You are, however, paying primarily for three things: the reputation of the school, the network of the professors, and access to a peer group. Geographic location of the University (which impacts the cost of living of professors and thus how much the University has to pay them) is a multiplier on top of this, rather than something which is directly paid for — but it does have an impact that we’ll talk about before we’re done.

Reputation

But the truth of the matter is that, for a typical University, most of the money you fork over to them is going to be spent buying into their reputation. Surely you’ve heard the names Harvard, Yale, Stanford, MIT — they’ve got reputations and huge waiting lists of people wanting to buy into those reputations. And because they’ve got long lines of people wanting to buy into their respective reputations, they don’t actually have to offer much of anybody discounts (that is, “financial aid”) to entice them to join their University. Now it is possible that these reputations are entirely deserved and the Universities are worth every penny — but I doubt it and that’s why I’m writing this for you.

A University builds its reputation on the work of its professors — especially those that can go do research or schmooze with partners in industry instead of teaching lots of students — and its students that have graduated and become wealthy and well-known (and perhaps gave a lot of money back to their University). So if you’re paying attention, you’ll notice that the network of professors and peer group are things that contribute to the University’s reputation, meaning that the money you’re giving for their great reputation is paying for what previous students got out of their professors and peers.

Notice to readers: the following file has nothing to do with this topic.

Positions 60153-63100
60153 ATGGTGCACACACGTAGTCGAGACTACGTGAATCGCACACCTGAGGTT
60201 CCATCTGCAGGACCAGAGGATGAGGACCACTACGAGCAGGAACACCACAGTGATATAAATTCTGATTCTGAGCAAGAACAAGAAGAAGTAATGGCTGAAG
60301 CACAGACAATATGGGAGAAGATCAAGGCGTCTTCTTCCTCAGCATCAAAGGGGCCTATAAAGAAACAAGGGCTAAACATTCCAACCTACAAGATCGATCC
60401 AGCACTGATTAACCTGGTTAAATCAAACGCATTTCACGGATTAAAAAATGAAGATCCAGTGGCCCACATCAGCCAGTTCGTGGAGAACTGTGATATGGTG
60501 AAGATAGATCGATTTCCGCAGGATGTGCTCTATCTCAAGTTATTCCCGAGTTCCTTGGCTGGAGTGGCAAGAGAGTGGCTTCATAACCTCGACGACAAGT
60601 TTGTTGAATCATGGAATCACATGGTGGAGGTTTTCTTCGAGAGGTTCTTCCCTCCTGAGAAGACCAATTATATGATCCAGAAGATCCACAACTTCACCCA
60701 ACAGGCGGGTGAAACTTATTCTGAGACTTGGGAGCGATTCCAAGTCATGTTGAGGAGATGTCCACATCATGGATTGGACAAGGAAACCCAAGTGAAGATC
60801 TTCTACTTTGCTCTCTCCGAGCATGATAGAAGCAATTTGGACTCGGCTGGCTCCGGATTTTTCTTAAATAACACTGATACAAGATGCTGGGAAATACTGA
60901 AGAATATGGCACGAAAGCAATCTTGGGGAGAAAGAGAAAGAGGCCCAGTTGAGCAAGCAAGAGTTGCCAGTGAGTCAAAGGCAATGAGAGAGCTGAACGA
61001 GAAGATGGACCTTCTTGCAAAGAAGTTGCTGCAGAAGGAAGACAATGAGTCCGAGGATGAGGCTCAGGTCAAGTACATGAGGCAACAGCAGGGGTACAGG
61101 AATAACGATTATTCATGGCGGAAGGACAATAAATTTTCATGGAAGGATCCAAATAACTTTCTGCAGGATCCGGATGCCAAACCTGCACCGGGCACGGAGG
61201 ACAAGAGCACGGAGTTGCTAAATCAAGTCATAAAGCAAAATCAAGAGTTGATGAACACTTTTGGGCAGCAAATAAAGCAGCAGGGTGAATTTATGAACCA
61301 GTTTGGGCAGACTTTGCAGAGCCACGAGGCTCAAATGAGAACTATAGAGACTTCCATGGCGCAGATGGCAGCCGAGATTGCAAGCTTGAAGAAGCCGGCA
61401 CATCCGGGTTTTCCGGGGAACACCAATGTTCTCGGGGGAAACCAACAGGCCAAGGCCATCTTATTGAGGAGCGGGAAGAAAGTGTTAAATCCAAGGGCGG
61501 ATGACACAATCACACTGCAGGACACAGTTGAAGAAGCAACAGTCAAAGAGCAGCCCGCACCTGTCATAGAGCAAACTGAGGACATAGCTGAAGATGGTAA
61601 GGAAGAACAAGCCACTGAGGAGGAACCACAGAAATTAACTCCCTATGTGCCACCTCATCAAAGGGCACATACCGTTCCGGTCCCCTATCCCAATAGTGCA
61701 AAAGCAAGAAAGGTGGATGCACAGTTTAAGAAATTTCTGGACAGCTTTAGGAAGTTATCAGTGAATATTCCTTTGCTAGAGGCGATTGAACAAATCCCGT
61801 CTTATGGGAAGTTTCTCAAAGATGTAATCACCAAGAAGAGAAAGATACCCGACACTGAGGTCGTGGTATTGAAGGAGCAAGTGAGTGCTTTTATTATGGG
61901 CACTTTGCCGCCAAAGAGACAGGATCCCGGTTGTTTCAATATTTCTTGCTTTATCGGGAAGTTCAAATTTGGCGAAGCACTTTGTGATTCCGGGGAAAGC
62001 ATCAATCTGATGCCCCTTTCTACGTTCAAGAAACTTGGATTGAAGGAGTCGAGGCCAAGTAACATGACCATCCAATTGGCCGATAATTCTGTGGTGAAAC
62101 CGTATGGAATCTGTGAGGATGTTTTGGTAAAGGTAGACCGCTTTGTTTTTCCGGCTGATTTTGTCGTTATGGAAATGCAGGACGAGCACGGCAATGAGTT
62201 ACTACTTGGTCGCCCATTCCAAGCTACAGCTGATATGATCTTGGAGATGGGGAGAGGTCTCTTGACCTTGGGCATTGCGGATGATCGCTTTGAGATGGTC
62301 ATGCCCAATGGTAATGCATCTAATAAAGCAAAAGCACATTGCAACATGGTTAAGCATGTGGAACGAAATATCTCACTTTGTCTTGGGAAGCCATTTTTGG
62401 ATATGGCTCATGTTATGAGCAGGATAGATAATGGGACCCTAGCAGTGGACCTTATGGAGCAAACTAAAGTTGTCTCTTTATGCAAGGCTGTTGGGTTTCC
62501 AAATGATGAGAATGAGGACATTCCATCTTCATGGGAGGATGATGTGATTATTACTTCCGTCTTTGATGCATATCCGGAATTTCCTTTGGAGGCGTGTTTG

But here’s the thing: a University actually has a whole lot of reputations that vary from department to department despite tuition being a fixed fare. The school I went to had a great reputation for music, nursing and teaching. Their math and computer science departments were relegated to old trailers on the edge of “lower” campus, past the “old” gymnasium. Suffice to say, I got ripped off when I paid tuition for those courses. (Though, in the University’s defense, they did have one Computer Science professor who was fantastic and the course I took from him was entirely worth the tuition. Additionally, I was a Communication major first and foremost, and the Communication faculty were fabulous.) The key learning you should take away from this is if you are paying for a course that isn’t in, roughly, the favored top third of departments at the University, you are paying too much. There are two implications that branch off of this: First, fluff classes (called “General University Requirements”) are very probably overpriced because they’re from those other departments that are desperate to keep their classes running — try to take similar classes elsewhere (like community college) and transfer the credits in. Second, and more importantly, it is almost certain that going to University before you’ve got a clue as to what you want to study is a waste of money because if you don’t know what you want to study then you won’t know which University you should attend to study it.

Do not misunderstand this — you don’t have to have your major set in stone before you step into a college class. There is a world of difference between being undecided (or “on the fence”) and not having a clue. If you’re undecided between several options, you can still go to a University which has strong academic programs for your assorted options and then choose one of those later. The point here is to avoid paying premium rates for courses that your University isn’t very good at teaching and you can’t do that if you are taking whichever courses a guidance councilor is sending you to.